On the interaction between coke and the NiCo catalyst surface, the Ni d-PDOS, Co d-PDOS, and C p-PDOS profiles in Figs. 9d–f, 10d–f, and 11d–f were analyzed. Similar to the PDOS in the case of Ni catalyst surfaces, the overlapping between coke and both metal active sites: Ni and Co was observed. For example, the atomic coke (C1) adsorption on the NiCo surface showed an overlapping PDOS peak of C p-PDOS to both Ni d-PDOS and Co d-PDOS at around − 5.0 eV for NiCo100, NiCo111, and NiCo211 facets. Hence, the partial overlapping in the NiCo of C p-PDOS with Ni d-PDOS and Co d-PDOS indicated Ni-C and Co–C bonding, in which the adsorption of C2 in Fig. 10 and C3 in Fig. 11 indicated the same conclusion. Interestingly, compared to the Ni-C bonding in the Ni monometallic surface (subfigure (a–c) of Figs. 9, 10, and 11), the height of such overlapped Ni-C peak in the NiCo system is observed to be lower. (subfigure (d–f) of Figs. 9, 10, and 11). Besides, these PDOS profiles together with a weak Eads of coke found in all NiCo surfaces suggested a promotional role of Co which is to weaken the interactions between the Ni and C atoms, which it would be beneficial for the Ni active site since the site blockage is less likely to occur, increasing available sites for the main reaction.

### Coke mobility on Ni and NiCo surfaces

While the carbon adsorption strength provided the information of the most stable adsorption site, the energy needed for C atom diffusion is also an essential parameter to understand the propagation of coking as well as how easily the coke can be removed from the catalyst since it is an initial step towards coke formation41,42. Therefore, the mechanism of C diffusion on Ni and NiCo surfaces was discussed in this section through the coke mobility scheme defined in terms of the activation energy (Ea) of carbon moving from the most stable adsorption site, the strongest C adsorption site to the possible nearby active site. The activation energies of forward (Ea,f) and reverse (Ea,r) coke diffusion, as well as the heat of the diffusion process (∆H), are provided in Table 3. Because the diffusion of adsorbed C atom started from the most stable adsorption site, diffusion to other possible adsorption sites are all endothermic. Besides, all possible diffusion pathways, the Ea,f, Ea,r, and imaginary frequency, are summarized in Table S5.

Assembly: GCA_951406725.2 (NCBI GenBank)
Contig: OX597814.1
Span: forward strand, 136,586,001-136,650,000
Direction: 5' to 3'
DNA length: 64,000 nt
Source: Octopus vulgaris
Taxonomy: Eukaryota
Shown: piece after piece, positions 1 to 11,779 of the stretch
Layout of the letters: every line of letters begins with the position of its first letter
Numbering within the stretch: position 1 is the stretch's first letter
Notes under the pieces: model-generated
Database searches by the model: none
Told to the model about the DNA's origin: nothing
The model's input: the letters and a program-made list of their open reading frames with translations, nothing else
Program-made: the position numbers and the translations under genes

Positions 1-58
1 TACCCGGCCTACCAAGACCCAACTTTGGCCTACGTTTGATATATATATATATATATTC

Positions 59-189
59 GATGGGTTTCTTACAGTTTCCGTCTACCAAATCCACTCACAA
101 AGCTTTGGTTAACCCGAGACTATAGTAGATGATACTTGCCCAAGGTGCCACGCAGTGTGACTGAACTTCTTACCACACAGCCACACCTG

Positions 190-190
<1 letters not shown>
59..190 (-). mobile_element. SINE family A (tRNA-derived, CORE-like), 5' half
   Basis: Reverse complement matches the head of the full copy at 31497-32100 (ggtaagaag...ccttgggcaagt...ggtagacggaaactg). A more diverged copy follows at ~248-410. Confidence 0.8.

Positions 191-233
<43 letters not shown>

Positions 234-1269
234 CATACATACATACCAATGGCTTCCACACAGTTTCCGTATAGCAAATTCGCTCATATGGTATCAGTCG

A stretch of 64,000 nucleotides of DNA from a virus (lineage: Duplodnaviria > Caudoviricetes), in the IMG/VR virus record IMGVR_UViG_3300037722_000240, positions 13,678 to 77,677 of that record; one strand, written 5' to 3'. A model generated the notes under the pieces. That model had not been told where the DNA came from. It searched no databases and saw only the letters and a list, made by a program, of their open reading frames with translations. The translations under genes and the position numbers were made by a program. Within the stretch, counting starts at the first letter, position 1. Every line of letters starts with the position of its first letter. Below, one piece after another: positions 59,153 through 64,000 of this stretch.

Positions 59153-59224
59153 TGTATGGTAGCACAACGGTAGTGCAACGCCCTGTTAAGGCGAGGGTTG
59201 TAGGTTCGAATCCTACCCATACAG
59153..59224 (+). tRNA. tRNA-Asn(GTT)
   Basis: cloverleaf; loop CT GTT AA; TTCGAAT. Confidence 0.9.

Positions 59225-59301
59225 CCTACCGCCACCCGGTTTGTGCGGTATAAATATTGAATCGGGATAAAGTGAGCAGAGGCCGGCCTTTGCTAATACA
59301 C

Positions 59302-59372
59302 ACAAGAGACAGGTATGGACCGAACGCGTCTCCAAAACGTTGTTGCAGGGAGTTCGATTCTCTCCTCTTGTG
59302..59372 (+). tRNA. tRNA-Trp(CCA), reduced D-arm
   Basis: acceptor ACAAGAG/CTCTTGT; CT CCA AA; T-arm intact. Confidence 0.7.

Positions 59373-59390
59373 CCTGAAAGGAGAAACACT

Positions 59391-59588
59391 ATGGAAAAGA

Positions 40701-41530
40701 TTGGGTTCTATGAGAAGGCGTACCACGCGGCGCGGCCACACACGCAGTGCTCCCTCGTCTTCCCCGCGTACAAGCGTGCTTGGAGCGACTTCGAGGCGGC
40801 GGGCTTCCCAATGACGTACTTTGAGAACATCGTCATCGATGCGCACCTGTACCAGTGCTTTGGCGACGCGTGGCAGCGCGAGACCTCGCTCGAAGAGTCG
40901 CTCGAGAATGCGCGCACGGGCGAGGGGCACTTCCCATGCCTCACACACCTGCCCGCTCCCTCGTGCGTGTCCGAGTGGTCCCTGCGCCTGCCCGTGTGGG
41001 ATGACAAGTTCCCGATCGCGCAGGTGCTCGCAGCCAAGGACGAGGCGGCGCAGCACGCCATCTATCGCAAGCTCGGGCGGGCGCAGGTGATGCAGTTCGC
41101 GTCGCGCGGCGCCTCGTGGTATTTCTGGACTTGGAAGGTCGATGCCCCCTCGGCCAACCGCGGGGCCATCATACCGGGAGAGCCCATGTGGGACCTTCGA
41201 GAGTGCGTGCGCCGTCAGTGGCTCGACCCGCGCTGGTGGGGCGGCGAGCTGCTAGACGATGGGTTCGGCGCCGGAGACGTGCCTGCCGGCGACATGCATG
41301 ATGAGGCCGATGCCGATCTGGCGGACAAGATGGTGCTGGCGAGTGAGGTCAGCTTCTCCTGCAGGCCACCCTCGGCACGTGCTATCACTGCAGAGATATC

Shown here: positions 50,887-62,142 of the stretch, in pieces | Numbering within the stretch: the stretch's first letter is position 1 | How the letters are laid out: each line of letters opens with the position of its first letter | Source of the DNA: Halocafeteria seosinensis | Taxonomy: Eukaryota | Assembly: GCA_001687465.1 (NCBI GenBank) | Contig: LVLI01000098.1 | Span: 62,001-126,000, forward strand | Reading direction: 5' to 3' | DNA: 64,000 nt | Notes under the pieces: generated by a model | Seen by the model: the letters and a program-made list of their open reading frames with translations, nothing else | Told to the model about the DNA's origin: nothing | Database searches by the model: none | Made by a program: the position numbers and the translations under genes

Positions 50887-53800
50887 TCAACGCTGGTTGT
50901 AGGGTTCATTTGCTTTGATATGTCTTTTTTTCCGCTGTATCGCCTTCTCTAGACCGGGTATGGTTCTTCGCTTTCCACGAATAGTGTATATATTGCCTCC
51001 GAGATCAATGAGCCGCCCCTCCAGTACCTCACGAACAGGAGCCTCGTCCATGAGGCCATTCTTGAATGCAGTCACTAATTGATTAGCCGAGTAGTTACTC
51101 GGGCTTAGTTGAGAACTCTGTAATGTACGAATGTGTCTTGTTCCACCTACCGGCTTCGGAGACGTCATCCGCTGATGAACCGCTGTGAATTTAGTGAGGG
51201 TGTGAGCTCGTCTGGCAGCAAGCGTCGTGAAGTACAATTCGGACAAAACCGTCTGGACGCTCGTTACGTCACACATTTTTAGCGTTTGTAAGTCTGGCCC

Considering all clean Ni facets of the Ni monometallic catalyst, it was found that the C atom prefers to adsorb on the fourfold of Ni100, HCP of Ni111, and fourfold site of Ni211. However, on the Ni100 surface, the movement of C starting from the fourfold site is not considered since such a surface only has one stable adsorption site. For other facets, the C atom on the Ni111 can move from HCP to FCC site with an Ea,f of 0.50 eV, while the C diffusion from a fourfold to a threefold hollow site on the Ni211 surface required an Ea,f of 1.42 eV, indicating that the coke mobility on the flat Ni111 surface is easier than that of the stepped Ni211 surface.